Obama wins the Triad and re-election while Romney takes NC

by Brian Clarey

Barack Obama won re-election last night, by he did it without North Carolina’s help. And as of press time, Romney led the popular vote by more than 1 million.

The North Carolina presidential contest ran deep into the night, with Mitt Romney officially turning it red just before midnight.

Romney’s margin of victory in the Old North State as of press time was less than 2 percent.

The story in North Carolina begins with early voting, which drew more than 40 percent of the electorate — 2.76 million of the state’s 6.65 million registered voters cast early ballots at polling places or with absentee ballots. Almost 46 percent of registered Democrats showed up, 1.3 million, and a similar number of registered Republicans, 42 percent or about 869,000. Unaffiliated voters and Libertarians made up about 575,000 early votes.

In Forsyth County, early voting favored Obama 56-43 percent. Guilford early numbers also favored the president 60-39.

The state broke for Romney early, by a slim margin that stayed too close to call throughout the evening as the rest of the South ticked off red on the map.

Voter turnout rose slightly in the Triad from 2008, ticking up from 69 percent to just above 70 percent, while overall in the state it dropped slightly.

Predictably, Obama drew votes from the state’s urban counties in the Triad and around Charlotte. Wake County, which showed an early lead for Romney, flipped for Obama at the 11th hour with the urban precincts giving him the edge 55-43.

Romney swept the western half of the state, with the exception of Buncombe County, Asheville’s county, which leaned heavily towards the incumbent. Obama lost Jackson and Watauga counties, which he won in 2008.

Likewise, the coastal counties went heavily for the Republican challenger. Obama won Hyde County in 2008 but lost it to Romney this year. Obama picked up Nash County, which he lost in 2008.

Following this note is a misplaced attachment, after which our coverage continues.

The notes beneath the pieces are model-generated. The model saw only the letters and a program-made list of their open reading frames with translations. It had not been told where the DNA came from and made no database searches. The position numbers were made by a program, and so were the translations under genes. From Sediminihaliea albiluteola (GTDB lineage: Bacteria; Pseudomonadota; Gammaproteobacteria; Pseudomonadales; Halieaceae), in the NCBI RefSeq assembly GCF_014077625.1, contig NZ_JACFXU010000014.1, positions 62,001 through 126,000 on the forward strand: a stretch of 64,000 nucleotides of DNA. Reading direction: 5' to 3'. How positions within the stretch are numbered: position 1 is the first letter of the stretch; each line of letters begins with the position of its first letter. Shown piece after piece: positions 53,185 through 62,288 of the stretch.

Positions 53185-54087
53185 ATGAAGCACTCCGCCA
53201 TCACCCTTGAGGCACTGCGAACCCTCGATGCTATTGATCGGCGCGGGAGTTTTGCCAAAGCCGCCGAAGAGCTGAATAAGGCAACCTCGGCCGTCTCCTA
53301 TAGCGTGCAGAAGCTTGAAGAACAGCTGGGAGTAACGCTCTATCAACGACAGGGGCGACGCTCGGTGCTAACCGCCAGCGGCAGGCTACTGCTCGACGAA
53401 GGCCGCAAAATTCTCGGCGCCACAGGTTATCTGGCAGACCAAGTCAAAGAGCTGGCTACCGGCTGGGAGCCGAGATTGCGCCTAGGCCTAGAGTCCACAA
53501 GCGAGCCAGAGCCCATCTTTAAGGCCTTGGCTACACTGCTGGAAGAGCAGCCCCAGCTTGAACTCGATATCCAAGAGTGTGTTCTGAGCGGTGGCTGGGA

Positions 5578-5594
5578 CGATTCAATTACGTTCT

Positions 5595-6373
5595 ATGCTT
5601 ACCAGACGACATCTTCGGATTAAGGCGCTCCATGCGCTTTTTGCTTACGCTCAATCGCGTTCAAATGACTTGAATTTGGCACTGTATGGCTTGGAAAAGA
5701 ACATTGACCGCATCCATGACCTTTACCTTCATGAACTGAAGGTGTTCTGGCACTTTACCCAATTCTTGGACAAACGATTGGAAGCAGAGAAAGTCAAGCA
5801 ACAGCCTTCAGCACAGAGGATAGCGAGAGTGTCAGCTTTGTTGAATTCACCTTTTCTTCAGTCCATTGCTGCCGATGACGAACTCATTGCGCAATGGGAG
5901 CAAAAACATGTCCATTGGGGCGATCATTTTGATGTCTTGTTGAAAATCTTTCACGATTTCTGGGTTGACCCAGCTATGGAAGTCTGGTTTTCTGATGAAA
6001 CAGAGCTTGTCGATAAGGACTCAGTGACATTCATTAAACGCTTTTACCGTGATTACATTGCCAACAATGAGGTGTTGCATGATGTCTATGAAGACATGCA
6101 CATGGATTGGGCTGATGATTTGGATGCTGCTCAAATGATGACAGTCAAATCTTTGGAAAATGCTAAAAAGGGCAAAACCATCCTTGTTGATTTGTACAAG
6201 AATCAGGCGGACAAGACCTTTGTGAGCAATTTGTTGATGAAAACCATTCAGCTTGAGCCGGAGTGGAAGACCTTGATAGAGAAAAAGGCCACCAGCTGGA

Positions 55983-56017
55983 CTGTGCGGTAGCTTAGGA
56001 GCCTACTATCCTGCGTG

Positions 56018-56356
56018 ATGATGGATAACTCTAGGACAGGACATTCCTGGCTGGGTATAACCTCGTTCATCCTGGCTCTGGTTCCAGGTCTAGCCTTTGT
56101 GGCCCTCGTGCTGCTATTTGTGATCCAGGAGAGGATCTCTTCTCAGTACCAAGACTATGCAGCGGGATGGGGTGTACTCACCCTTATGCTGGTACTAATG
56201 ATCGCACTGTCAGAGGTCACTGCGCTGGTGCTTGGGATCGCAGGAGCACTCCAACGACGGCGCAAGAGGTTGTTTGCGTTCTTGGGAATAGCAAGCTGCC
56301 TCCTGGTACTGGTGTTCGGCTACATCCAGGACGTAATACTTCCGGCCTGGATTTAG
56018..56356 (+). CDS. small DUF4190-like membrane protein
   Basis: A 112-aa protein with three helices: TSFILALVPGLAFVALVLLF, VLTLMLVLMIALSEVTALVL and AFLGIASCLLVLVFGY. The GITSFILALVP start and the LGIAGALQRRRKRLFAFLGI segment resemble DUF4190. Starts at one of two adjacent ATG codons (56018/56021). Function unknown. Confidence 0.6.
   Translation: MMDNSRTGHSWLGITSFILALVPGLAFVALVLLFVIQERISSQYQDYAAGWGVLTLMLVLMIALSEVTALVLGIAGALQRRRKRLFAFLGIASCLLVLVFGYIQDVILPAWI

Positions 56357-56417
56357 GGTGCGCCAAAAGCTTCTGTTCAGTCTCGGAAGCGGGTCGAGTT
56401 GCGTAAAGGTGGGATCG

In Guilford County, results fell in a predictable pattern, With Romney taking the urban precincts on the periphery and a swath through north-central Greensboro. Obama did well in the city and took most High Point precincts. He won it by more than 40,000 votes, more than 16 percent.

The Forsyth County results showed a similar core of blue around the center city, with outlying precincts going red. The difference in Forsyth was more modest, with Obama winning by about 10,000 votes, or about 7 percentage points.

Breona Barr, a Wake Forest University student voting at Bethabara Moravian Church polling place in Winston-Salem in mid-afternoon, said, “I was pretty enthusiastic. I thought it was important to do my part.

“I voted for Obama. I’ve always supported Obama. I feel like a lot of the social services that I grew up with that helped me succeed are at risk if Romney gets elected. Those services like free lunch and welfare, people feel like they’ve been taken advantage of, but they’ve actually helped a lot of people get into the middle class. Things like loan forgiveness, I’m in med school, and I have a lot of loans. I do need help.”

Despite widespread hysteria about voter fraud and suppression, things seemed to go smoothly at Triad polling places. At NC A&T University, Precinct Judge Dawnita Lawrence said that by 10 a.m., eight voters said they had registered at voter drives but were not in the system so they filled out provisional ballots. One student, Deon Brown, 26, held a voter-registration card identifying his precinct as Craft Recreation Center, but said he wasn’t on the rolls and was sent back to A&T to vote, where he was also unregistered. He left without filling out a provisional ballot.

“I wasn’t really excited about the election anyway,” he said.